Re: [Hyperledger Architecture WG] [Hyperledger Performance and Scale WG] [Hyperledger Identity WG] [Hyperledger TSC] How can we improve diversity in the Hyperledger technical community?

Bob Summerwill <bob@...>

Hey David,

As I work through my mailbox I realized that I had still never replied to this mail of yours and just wanted to commend you.

These are some deep observations!

Are there now recurring meetings on community health?

On Wed, Oct 31, 2018 at 12:52 PM David Boswell <dboswell@...> wrote:
I've been looking into the topic of diversity in open source communities and wanted to share some interesting articles and a specific proposal for something our community can do.

To start, here are some important points made by three different articles:

* The basic structure of open, meritocratic and welcoming communities puts more hurdles in place for some people than others.  There's a great article that looks at how the essay 'The Tyranny of Structurelessness', an article about power structures in the feminist movement, applies to open source communities.  I think the most important line in that article is: “First, we need to recognize that while we all strive to be meritocratic when engaging and involving people we are often predisposed to those who act, talk and think like us.”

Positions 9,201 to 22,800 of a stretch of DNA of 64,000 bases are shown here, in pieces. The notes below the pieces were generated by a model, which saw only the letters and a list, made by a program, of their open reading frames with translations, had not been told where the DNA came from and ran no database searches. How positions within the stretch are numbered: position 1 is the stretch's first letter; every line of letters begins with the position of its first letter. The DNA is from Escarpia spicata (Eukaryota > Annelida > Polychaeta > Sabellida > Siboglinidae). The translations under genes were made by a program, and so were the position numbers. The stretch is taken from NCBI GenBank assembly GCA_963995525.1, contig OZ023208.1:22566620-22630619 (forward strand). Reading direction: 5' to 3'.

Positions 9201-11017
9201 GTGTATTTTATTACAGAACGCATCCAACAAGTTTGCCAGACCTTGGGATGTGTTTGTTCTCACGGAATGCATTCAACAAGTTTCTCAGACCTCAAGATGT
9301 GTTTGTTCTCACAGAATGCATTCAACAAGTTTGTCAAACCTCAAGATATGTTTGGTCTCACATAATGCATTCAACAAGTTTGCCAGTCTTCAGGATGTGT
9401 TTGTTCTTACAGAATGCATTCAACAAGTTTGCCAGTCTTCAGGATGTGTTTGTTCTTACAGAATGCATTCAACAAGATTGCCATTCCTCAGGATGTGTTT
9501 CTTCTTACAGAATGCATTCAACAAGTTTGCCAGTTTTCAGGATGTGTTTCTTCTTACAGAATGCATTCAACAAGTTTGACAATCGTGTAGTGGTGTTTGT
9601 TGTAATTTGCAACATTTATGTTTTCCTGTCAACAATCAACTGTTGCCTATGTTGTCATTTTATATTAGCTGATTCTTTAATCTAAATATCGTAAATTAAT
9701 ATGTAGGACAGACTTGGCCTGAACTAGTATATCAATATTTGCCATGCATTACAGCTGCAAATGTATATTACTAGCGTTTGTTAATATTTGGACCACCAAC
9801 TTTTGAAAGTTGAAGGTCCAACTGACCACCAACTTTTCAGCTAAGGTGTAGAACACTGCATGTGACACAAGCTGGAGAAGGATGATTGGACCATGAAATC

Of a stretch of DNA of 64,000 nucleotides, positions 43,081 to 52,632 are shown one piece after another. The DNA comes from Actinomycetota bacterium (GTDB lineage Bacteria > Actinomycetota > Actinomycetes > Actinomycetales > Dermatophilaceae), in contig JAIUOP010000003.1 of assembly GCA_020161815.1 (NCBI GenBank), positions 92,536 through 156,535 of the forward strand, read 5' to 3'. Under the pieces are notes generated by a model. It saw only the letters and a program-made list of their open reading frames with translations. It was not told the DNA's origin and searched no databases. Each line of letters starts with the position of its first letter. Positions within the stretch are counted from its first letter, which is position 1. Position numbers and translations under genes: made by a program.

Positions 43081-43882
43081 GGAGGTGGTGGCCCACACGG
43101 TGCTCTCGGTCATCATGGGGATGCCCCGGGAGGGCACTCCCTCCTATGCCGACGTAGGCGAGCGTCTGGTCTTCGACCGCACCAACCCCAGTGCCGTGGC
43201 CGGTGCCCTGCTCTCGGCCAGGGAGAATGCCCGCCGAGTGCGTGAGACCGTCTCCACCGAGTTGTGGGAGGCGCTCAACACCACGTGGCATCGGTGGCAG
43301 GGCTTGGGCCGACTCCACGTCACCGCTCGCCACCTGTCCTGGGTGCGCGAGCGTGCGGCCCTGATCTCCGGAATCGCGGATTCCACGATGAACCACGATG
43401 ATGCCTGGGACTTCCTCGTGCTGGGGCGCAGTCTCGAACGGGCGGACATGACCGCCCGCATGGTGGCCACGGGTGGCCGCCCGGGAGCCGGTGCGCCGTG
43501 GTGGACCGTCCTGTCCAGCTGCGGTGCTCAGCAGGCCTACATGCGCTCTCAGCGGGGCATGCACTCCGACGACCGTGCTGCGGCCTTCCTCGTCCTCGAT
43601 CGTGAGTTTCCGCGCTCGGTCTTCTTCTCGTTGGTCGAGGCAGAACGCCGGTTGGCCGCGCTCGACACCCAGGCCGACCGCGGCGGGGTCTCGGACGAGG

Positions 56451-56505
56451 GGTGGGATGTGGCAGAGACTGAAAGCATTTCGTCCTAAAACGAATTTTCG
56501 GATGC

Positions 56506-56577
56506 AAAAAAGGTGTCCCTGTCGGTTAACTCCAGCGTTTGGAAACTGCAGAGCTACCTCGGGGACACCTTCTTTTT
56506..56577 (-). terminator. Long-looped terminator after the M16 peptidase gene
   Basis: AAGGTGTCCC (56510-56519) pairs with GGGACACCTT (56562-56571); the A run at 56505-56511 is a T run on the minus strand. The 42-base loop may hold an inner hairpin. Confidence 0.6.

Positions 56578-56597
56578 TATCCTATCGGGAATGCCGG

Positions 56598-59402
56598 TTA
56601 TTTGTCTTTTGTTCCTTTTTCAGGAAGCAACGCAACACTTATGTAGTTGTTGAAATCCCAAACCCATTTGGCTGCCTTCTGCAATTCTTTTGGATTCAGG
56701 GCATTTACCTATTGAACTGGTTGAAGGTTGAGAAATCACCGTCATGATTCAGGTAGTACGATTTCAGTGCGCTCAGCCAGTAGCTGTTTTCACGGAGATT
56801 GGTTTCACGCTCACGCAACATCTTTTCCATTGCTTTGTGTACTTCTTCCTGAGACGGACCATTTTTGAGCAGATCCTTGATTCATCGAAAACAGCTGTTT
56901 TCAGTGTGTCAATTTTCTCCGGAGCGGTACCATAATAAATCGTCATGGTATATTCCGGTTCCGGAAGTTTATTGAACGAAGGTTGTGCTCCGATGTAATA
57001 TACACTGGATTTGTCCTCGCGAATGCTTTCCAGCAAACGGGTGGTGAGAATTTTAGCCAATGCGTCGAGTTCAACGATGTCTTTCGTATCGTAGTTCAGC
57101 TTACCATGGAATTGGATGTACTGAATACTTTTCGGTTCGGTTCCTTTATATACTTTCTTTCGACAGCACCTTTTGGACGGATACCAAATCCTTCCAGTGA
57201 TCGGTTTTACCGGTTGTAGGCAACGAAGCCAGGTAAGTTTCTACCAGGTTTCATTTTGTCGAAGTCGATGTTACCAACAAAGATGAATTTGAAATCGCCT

* Building on that point, open source projects are biased in favor of contributors who show up with an itch to scratch (they already have a thing in mind they want to do).  Sumana Harihareswara has a great article that points out that not everyone has an itch to scratch when they come to a community and we are sending the message that those people aren't real contributors.  But just like people have different learning styles, if we want to have a more diverse group of contributors we need to recognize that there are different contribution styles as well -- otherwise we keep limiting our contributions to the subset of people who participate in the one way we've promoted as 'the right way to contribute'.

* So we need to put new structures in place for new contributors that don't have an itch to scratch the moment they show up in the community.  Many people are interested in Hyperledger and want to get involved but don't know what to do.  We can match those new people with contribution opportunities and with existing contributors to help them.  And data shows that matching people with mentors does increase diversity -- see this recent Economist article that compares effectiveness of different diversity policies.

The proposal then is to create a formal mentoring program in the community where existing contributors share their knowledge with new contributors and connect them with tasks that the projects need help with that fit their interests and skills.  And there are models out there for how to do this in an open source community.  Mozilla had a mentoring effort that scaled to a large size by having a small group of mentors level up a group of people who then mentored others who then leveled up more people.  The attached image of their mentoring structure shows how this scales up quickly.



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